And yet the very word ‘vision’ can present difficulties, particularly to a hard-headed finance professional. Visions are often seen as things that just come, unbidden. You either have them or you don’t.
Not true. Even the dictionary doesn’t agree. One definition of vision is ‘a thing held vividly in the imagination’. Just as, with the right starting materials, leaders can be ‘made’, so can visions.
Warren Bennis, professor of business administration and founding chairman of the Leadership Institute at the University of Southern California’s Marshall School of Business, defines leadership as ‘mastery over present confusion’. Put in context, we might see a vision as being not a ‘gift from heaven’ but a product of clever and clear questions.
The following ideas are a good starting point for kick-starting that vision.
What are the organisation’s needs? Although there will be a core of applicable activities, all companies are different. Size, ownership structure, regulatory environment, stage of development and complexity of business are all contributory factors.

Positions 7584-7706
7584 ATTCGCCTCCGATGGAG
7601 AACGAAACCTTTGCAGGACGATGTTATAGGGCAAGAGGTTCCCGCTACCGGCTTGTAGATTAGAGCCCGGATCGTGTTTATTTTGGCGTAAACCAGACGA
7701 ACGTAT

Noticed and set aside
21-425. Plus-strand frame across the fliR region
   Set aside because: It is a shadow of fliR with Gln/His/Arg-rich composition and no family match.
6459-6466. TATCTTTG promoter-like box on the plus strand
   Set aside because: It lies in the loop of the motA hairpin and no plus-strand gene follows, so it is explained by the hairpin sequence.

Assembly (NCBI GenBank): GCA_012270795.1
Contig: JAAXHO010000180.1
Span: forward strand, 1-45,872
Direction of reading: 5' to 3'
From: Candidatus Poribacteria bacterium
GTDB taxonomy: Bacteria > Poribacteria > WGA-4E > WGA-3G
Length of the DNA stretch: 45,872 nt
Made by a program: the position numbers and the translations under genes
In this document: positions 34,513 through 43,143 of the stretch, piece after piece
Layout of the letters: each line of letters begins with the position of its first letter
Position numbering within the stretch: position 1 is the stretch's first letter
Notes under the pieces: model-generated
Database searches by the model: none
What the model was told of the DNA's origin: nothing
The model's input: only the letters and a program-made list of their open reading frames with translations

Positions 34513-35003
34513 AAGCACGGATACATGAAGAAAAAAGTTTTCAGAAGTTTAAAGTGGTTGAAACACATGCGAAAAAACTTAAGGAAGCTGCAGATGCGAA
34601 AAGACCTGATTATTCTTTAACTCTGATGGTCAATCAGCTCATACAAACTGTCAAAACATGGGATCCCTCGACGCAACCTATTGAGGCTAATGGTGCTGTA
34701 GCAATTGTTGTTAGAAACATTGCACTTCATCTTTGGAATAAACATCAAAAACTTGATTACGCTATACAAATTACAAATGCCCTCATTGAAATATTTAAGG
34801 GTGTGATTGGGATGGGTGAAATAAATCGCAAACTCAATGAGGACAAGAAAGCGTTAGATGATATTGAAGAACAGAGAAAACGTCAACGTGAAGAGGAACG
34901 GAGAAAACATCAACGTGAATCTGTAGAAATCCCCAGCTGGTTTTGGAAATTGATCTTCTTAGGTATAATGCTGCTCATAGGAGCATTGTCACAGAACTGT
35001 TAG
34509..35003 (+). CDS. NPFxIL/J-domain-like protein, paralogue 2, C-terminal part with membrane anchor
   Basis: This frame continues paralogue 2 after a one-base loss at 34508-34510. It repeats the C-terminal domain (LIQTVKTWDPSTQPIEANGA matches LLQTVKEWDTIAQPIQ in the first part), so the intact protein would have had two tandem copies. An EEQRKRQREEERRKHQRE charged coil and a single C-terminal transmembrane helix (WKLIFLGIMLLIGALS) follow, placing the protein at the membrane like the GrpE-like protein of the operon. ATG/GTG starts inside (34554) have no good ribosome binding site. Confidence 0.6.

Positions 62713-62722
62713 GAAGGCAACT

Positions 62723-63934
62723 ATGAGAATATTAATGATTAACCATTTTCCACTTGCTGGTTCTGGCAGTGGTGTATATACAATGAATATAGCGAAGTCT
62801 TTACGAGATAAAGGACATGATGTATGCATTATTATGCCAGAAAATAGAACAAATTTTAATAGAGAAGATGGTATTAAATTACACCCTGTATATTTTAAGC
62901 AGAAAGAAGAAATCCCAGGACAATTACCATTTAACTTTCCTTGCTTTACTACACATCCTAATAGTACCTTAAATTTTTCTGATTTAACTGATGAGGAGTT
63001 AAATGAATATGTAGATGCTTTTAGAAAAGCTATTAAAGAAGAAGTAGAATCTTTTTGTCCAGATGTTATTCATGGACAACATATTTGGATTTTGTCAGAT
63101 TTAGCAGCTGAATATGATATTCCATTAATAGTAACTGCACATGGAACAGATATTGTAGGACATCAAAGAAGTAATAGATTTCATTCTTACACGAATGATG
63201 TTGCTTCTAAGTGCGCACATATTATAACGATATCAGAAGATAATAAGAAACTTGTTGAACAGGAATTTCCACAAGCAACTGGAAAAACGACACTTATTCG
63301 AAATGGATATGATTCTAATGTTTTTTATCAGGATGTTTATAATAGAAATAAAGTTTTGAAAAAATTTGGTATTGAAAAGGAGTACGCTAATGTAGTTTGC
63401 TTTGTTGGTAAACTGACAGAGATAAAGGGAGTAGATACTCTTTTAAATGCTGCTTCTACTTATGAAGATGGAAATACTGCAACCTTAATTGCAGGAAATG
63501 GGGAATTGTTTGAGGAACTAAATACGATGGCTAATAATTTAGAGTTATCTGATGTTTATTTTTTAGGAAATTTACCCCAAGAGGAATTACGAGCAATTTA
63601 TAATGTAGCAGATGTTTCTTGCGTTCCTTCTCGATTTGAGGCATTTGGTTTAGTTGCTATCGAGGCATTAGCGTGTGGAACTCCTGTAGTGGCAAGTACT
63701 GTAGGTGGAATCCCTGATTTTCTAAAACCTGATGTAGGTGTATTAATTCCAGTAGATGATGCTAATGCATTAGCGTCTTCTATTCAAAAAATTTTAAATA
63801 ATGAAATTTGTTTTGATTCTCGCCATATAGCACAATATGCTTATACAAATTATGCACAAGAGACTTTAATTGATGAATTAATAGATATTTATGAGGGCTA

What is the organisation’s strategy? Again, this will be critical as one of the key contributions of finance is to support the strategy of the organisation.
What would the best possible service I can give the organisation look like? It might seem that this should come first, but you need to think about your organisation’s needs and strategy before you can start imagining the answers.
How would this best possible service meet the organisation’s needs? This question is crucial to ensure that all needs are met and in the best possible way.
How would this best possible service support the organisation’s strategy? Again, this is crucial to ensure that finance is supporting the wider organisation’s strategic aims.
With the answers to these questions the financial leader can start to see clearly what needs to be done and plan implementation.
Pat Scott is partner and executive coach with Woodbridge Partners
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